The last two years have been terrible for Internet access on the African continent, analyst Robert Besseling from EXX Africa for risk assessment, and the situation may deteriorate. Only in the last four weeks, no less than five African governments have temporarily closed Internet access due to political crises and turmoil.
Although this practice comes back a few years back, he says it has accelerated and hit countries relying on the internet to disseminate information and internet commerce, such as Zimbabwe.
"In 2018 we counted 21 closures across Africa, and so far this year, in the first three weeks of 2019, we saw closure in five countries: Cameroon again, as well as most respectable Zimbabwe, as well as during the Democratic Republic of Congo elections, and riots in Sudan, as well as shortly after attempting a state strike in Gabon, Besseling said.
These five nations have one common thing: recent political unrest. Closure of the Congo occurred during chaotic, controversial, long-delayed elections and controversial consequences. Fueling in Zimbabwe has led to violent protests, leading to even more violent attacks by security officials, followed by a disconnection of the Internet.
Congolese law activist Sylvain Saluseke – who lives in exile outside the country – says his fellow countrymen in the pro-democracy group of young LUCHA fought to break up while trying to carry out their mission of observing the December 30 poll and documenting the consequences,
"That was a big obstacle," he told the Voice of America. "Of course, besides, there were always these questions about how little we could transfer information or exchange information, and that's the only way to increase the risk if and when someone is arrested or someone goes into dangerous situations or risky situations."
Stopping the flow of information is the point of these internet breaks, says Edgar Munatsi of the Zimbabwean Association of Human Rights Officers. Other human rights groups have claimed the same thing, saying it is a tactic to cover the fierce violations of human rights that have happened – and is still happening – in Zimbabwe.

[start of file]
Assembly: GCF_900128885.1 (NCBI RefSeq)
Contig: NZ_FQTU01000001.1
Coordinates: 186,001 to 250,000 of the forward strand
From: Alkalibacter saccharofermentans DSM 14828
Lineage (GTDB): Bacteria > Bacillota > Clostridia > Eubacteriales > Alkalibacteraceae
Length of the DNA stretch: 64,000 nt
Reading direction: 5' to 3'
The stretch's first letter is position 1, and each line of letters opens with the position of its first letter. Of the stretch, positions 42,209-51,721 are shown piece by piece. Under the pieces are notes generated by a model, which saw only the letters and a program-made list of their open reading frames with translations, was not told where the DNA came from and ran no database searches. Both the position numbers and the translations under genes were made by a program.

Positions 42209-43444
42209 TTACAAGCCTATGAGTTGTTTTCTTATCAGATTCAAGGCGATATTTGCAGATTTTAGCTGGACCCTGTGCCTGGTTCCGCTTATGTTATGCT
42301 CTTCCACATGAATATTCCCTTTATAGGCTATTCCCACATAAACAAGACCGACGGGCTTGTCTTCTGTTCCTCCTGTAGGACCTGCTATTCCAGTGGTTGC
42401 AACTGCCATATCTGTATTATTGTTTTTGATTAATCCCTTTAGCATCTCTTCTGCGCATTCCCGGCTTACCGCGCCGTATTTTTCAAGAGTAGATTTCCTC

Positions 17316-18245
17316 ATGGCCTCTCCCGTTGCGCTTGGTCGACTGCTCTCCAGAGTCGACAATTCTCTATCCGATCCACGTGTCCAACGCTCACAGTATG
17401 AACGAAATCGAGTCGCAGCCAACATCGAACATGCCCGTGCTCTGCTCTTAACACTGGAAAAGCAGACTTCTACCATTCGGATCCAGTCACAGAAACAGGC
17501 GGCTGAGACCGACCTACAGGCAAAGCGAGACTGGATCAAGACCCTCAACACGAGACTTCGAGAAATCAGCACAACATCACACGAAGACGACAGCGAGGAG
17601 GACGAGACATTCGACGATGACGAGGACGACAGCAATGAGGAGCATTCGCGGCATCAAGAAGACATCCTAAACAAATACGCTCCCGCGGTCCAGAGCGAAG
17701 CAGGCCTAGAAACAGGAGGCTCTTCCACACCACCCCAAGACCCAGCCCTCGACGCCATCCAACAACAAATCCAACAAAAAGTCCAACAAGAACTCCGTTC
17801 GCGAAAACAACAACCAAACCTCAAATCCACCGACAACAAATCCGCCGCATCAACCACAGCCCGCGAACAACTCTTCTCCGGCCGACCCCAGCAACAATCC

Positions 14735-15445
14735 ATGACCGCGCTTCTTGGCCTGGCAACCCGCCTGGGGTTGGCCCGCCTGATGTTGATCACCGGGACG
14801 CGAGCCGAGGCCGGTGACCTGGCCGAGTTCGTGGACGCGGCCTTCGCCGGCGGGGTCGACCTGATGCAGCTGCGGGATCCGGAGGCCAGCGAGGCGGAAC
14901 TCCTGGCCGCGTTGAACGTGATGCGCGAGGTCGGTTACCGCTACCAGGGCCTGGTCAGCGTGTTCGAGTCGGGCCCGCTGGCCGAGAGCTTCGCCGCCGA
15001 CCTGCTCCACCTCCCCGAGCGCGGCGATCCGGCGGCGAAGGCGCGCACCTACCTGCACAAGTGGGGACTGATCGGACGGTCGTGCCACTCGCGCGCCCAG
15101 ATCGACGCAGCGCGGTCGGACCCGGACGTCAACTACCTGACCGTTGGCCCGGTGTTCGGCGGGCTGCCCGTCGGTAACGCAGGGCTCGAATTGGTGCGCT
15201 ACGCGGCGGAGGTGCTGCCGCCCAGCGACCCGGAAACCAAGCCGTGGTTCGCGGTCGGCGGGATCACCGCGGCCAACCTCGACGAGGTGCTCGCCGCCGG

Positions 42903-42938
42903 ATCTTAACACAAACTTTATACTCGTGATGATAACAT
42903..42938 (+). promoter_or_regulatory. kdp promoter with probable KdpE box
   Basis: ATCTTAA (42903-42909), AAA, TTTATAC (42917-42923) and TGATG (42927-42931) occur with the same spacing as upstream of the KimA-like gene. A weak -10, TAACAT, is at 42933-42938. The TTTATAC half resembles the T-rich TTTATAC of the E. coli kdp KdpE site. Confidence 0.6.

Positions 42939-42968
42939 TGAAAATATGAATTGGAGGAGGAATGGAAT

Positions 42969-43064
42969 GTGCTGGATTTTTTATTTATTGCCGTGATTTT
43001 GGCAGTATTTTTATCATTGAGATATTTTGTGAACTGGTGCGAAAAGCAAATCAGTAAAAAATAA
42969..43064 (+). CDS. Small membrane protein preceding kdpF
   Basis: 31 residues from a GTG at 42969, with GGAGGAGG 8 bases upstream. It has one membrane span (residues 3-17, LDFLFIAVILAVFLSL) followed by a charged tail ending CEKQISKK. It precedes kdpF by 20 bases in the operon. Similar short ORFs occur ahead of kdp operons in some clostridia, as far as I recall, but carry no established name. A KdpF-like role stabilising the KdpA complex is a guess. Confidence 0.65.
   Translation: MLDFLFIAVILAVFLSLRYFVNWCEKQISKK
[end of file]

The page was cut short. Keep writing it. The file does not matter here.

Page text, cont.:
"In addition to just preventing people from organizing, there was a need for the media and the international community to obscure what was happening during the night and sometimes during the day," Munatsi told reporters. crimes committed during the night and during Internet closure. If you understand, most civil society leaders and activists in Zimbabwe are abducted during the night, and so far no one knows where they are, some of them. "
Besseling, who assesses the continent from a business perspective, notes that African countries are more likely to turn off or forcefully slow Internet services, as many African telecommunications companies are under state control.
Closing comes at a high price, he says.
– If you want to exclude the internet through the geographically economically important country, of course you can estimate a far higher price. In a country such as Kenya, for example, the price would be $ 6.3 million a day, in case the internet is closed across the country.
These losses come, he said, due to interruptions in information networks – such as stock price indexes and commodities available on the internet – and unavailability of e-commerce and electronic banking.
He said there are other losses that can not easily be quantified, such as getting reliable information about what is happening around you, or perhaps the most difficult of all, losing contact with loved ones in times of crisis.